SETH VAN DER LOO (Centurian) – Never write stuff you don’t master

SETH VAN DER LOO (Centurian) – Never write stuff you don’t master

"Never write stuff you don’t master" is only one of the advices Centurian drummer Seth van der Loo gives us in his version of The Blast Beast Series. He also tell us his biggest rolemodel is Nico McBrain, he hate homework and tha he know how to use his skills and don’t do stuff he can’t.


What is the force behind you being a drummer, that is, what keeps you going?

I love creating new music and using my skills to make the song come out the best possible way. Also I’m playing with a bunch of very talented guys who are also great friends.

You are playing in a genre where both technique and speed, together with groove, are important ingredients. What do you think is the most important of these?

How to use all of them so the song is not about the drummer but about the whole band and that song in particular.

Which drummer has inspired you the most throughout the years, and what would you have said to him/her if you had the chance to meet him/her in person?

Many drummers have inspired me in different phases of my carreer, but all over my biggest inspiration would be Nicko Mc Brain. He always plays with passion and puts his signature on his drums. He doesn’t over-do anything but is very talented at the same time. I would probably just thank him and the band for all their great records. I hope they will go on for a while, the last record was very strong and Nicko still kicks ass. Tight as hell and hard hitting while enjoying himself a lot obviously. I really hope to meet him one day.

Which is best while rehearsing alone: systematic progress or full improvisation?

For me improvisation. I like to be creative and hate "homework".


Do you have any "core rehearsal tips" that have given you a lot of progress in your drumming?

Never write stuff you don’t master, know what you can and can’t play. Reaching a certain speed is one thing, but playing a blast right with the right dynamics is something different. Also practise without triggers, learn acoustic drums and don’t start ultrafast when you just learn how to play. Start at the beginning.

What is important for you while rehearsing new songs/riffs with your band? Is there something in particular you do or listen for?

To have the same idea about a song as the rest of the band, so the song will come out the right way and becomes alive.

What is, in your opinion, the biggest challenges for extreme drummers (or, generally speaking, drummers), and what can you do to work them out?

To write good songs. That’s way more important than technique. The right beat at the right place.

Wrists or fingers? Heel up or down? Why?

Wrists and fingers, heels up. Why? Cause I hit harder that way and I can use my energy. Also it feels natural, I actually don’t really pay attention to it.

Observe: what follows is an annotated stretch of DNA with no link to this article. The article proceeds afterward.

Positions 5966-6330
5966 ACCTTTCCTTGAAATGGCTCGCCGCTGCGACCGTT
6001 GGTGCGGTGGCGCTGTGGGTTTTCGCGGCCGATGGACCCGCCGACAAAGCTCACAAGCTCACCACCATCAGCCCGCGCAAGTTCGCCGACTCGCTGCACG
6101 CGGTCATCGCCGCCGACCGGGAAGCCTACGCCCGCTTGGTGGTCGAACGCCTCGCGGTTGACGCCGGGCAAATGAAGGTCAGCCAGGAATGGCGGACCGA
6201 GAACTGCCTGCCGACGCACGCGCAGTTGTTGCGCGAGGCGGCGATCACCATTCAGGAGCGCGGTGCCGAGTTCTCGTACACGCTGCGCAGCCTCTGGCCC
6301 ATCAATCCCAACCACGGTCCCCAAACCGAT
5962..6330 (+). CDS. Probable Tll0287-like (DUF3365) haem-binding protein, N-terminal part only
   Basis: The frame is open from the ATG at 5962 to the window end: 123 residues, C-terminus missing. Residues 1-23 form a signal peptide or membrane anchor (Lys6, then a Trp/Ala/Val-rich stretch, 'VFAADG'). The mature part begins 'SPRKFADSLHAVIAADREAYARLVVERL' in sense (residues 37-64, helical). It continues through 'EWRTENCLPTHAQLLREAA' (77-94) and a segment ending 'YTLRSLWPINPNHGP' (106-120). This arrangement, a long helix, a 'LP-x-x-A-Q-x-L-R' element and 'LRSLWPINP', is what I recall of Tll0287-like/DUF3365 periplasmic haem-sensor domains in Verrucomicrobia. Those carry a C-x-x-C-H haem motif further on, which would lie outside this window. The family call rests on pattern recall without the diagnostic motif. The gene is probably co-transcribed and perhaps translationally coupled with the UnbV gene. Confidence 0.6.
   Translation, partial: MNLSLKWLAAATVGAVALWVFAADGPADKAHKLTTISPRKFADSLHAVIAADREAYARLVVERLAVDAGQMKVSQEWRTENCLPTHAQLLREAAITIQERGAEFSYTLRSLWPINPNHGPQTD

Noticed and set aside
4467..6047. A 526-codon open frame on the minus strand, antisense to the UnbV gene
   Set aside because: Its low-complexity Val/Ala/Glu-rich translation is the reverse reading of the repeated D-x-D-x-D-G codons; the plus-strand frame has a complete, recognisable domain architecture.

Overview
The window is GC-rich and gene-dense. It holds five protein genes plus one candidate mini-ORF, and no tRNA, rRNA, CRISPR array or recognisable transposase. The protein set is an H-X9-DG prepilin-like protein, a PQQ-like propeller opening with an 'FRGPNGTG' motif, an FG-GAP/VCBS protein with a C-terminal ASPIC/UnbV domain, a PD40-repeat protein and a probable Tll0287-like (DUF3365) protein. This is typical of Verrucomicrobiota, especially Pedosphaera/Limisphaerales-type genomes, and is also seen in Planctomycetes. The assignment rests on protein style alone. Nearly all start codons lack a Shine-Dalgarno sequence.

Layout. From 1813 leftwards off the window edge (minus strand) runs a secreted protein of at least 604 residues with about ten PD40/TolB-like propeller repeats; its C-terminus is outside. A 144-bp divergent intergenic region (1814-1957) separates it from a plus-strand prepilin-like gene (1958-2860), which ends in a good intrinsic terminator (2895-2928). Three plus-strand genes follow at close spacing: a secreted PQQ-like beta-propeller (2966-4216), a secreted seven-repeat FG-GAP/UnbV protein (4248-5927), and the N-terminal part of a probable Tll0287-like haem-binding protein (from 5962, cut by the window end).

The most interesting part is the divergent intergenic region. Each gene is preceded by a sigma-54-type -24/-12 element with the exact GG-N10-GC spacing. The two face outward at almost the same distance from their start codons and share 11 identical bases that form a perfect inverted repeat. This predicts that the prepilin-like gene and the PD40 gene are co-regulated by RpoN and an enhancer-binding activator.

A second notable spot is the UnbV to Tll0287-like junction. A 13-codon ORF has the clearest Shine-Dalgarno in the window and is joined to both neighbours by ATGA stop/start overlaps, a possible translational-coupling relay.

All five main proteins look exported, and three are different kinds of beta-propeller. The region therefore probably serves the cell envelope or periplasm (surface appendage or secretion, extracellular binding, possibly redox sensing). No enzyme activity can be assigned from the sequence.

You must have rehearsed for an insane amount of hours to be as good a drummer as you are. Do you think it is worth it, and have you ever thought about quitting?

I rehearse about once a week, and of course have done my share of shows and tours. I’m not as good as the elite deathmetal drummers but I know how to use my skills and don’t do stuff I can’t. That’s why everything sounds controlled.

While playing at a concert: are you 100 % concentrated about what you are doing, or do you notice some of the mood and energy among the audience?

That depends on the gig, sometimes I can’t see the audience, but I can feel a vibe going on. Movement in the crowd gives me some extra energy usually.


Is it expensive to become a drummer, and what does it take outside all that can be bought for money to become a clever and good drummer in extreme metal?

It doesn’t have to be expensive. One can find good secondhand kits nowadays. I never took any form of lessons but used a tapedeck with headphones and played along with lots of music, so that was cheap as well. Most of the cleverness is in the mind. Creativity is a free thing for me.

And then some about your equipment:

Which snare drum and configuration do you like the best? 12", 13" or 14"? And which material? Wood, steel, brass or bronze?

I use a tama 14"brass snare now, that sounds killer. But I’ve heard killer snares in all types. It’s a personal choice. I could go for wood as well, just depends on the specific snare.

What kind of pedal(s) do you use? And which "settings" fits your style the best?

DW 5000. I use em the way they come out of the box. Oldschool.

As always, we are rounding off with you picking the next drummer in these series. Pick a drummer, and explain why he/she deserves (!) to be one of our Blast Beasts.

My choice is Koen Herfst (I-Chaos, Dew-Scented, Armin van Buuren). He is I think one of the most talented dutch drummers at the moment who can play different styles at a very high level.